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The sea of galaxies and a big question



 
 
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Old February 25th 21, 09:19 AM posted to sci.astro.research
jacob navia
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Default The sea of galaxies and a big question

Hi
I have posted several times here about a "sea" of galaxies just beyond
the limit of our telescopes.

Two new obsevations start confirming the existence of this "sea".

1)

https://hubblesite.org/contents/news...s-2016-39.html

HUBBLE REVEALS OBSERVABLE UNIVERSE CONTAINS 10 TIMES MORE GALAXIES THAN
PREVIOUSLY THOUGHT.

.... It boggles the mind that over 90 percent of the galaxies in the
universe have yet to be studied. Who knows what interesting properties
we will find when we discover these galaxies with future generations of
telescopes?

The second obsevation is:

2)

https://www.nasa.gov/feature/new-hor...-dark-is-space

New Horizons Spacecraft Answers Question: How Dark Is Space?

The New horizons spacecraft, enjoying a sky 10 times darker than Hubble
has measured the background light of the Universe, i.e. the light from
space beyond ours and all other known galaxies.

I quote from the press release:

"... there may be many more faint, distant galaxies than theories
suggest. This would mean that the smooth distribution of galaxy sizes
measured to date rises steeply just beyond the faintest systems we can
see -- just as there are many more pebbles on a beach than rocks..."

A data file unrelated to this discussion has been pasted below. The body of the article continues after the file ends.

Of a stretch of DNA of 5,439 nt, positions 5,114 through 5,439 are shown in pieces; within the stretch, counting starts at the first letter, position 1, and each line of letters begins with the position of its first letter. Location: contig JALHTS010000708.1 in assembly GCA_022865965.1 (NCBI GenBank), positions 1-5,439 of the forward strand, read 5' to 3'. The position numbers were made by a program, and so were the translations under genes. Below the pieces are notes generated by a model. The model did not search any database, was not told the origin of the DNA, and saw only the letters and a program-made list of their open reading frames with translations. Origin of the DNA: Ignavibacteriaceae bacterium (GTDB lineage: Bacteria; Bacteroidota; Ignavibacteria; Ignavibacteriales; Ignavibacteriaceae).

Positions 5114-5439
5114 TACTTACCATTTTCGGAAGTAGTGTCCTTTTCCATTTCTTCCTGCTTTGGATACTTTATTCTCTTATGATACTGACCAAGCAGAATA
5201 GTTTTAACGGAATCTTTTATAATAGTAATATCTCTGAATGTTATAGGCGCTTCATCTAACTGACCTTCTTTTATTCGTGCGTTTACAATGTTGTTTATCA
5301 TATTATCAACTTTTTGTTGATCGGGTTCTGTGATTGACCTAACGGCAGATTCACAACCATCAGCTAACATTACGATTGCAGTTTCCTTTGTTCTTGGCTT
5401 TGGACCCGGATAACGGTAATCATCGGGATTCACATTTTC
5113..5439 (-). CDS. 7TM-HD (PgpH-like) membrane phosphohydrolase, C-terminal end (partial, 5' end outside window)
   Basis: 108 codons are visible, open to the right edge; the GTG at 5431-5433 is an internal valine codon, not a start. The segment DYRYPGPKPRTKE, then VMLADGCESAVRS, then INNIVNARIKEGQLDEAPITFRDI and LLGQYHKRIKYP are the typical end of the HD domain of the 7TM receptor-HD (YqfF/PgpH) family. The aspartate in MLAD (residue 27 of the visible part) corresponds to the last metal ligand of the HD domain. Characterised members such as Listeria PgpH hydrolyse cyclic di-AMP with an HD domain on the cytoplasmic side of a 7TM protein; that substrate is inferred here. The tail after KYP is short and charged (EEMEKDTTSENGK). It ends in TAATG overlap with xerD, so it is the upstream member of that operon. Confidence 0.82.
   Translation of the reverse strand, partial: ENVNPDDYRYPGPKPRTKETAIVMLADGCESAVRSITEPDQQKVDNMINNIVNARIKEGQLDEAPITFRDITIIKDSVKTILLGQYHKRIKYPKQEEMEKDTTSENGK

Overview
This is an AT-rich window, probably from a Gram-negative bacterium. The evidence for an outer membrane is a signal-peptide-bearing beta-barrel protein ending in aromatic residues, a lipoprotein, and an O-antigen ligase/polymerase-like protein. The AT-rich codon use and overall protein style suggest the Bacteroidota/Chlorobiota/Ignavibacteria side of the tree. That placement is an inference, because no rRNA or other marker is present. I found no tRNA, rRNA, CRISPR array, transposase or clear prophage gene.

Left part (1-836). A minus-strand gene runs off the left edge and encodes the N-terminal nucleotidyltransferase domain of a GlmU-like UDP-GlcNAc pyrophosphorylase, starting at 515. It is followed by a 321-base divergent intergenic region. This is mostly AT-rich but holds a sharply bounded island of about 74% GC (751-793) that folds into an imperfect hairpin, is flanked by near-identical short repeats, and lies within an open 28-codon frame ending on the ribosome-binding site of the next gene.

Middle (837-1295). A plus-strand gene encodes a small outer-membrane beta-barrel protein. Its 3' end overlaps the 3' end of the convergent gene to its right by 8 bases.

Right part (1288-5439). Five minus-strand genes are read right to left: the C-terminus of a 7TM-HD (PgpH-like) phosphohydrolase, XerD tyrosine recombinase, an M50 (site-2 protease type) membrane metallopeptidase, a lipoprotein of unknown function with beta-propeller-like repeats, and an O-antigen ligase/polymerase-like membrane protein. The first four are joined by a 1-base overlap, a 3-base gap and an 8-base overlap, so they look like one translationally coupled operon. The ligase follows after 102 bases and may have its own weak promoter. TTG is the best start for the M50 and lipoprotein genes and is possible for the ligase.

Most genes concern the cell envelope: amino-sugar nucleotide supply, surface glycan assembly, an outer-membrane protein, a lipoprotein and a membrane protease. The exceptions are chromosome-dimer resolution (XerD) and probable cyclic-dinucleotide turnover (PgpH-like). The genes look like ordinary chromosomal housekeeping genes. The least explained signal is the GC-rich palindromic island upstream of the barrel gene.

Reference paper is:
arXiv:2011.03052v2 [astro-ph.GA] 9 Nov 2020

Now to my BIG question :-)

What is the difference between the cosmic background measured by the New
Horizons spacecraft and the CMB?

I know, one is in the micro-wave and the other is in visible. OK.

But couldn't the CMB be the same thing, i.e. the scattered, red-shifted
light of all the billions of galaxies that are just beyond the reach of
our telescopes?

If we assume that the Universe goes on forever, within a given solid
angle we should find more and more galaxies until all the field of view
is blocked by them. Since the red-shift decreases the energy of the
emitted light, the more distant galaxies just disappear completely,
red-shifted out of existence (for us). So there would have to be a
cutoff somewhere. And as we approach that limit, the galaxies lose their
individuality and become just a continuum of red-shifted light: the CMB

Why I am wrong?

Thanks in advance.

jacob

[[Mod. note -- It seems to me that there are three difficulties with
trying to explain the CMB as the scattered and red-shifted light of many
faint galaxies:
1. Individual galaxy spectra are non-black-body -- they have absorbtion
features from gas & dust within the galaxy, and from the stellar spectra
of the stars comprising the galaxies. If we add a bunch of such
non-black-body spectra, each with its own different (individual)
redshift, we'll get *some* composite spectrum. But it's highly
unlikely that all the non-black-body spectral features would cancel
out to 99.999% everywhere in the composite spectrum to yield a pure
single-temperature black-body spectrum, which is what the CMB looks
like (to about 1 part in 100,000).
2. That last 1-part-in-100,000 of the CMB varies over the sky in a very
specific way ("multipole decomposition"), and I can think of no reason
the superposition of many redshifted galaxy spectra would reproduce
that variation.
3. To red-shift a galaxy spectrum (color temperature of maybe 5000 K)
to a temperature 2.73 K would take a redshift of about 2500, corresponding
to a time of only about 5 million years after the big bang. That's
nowhere near enough time to form all these galaxies.
-- jt]]
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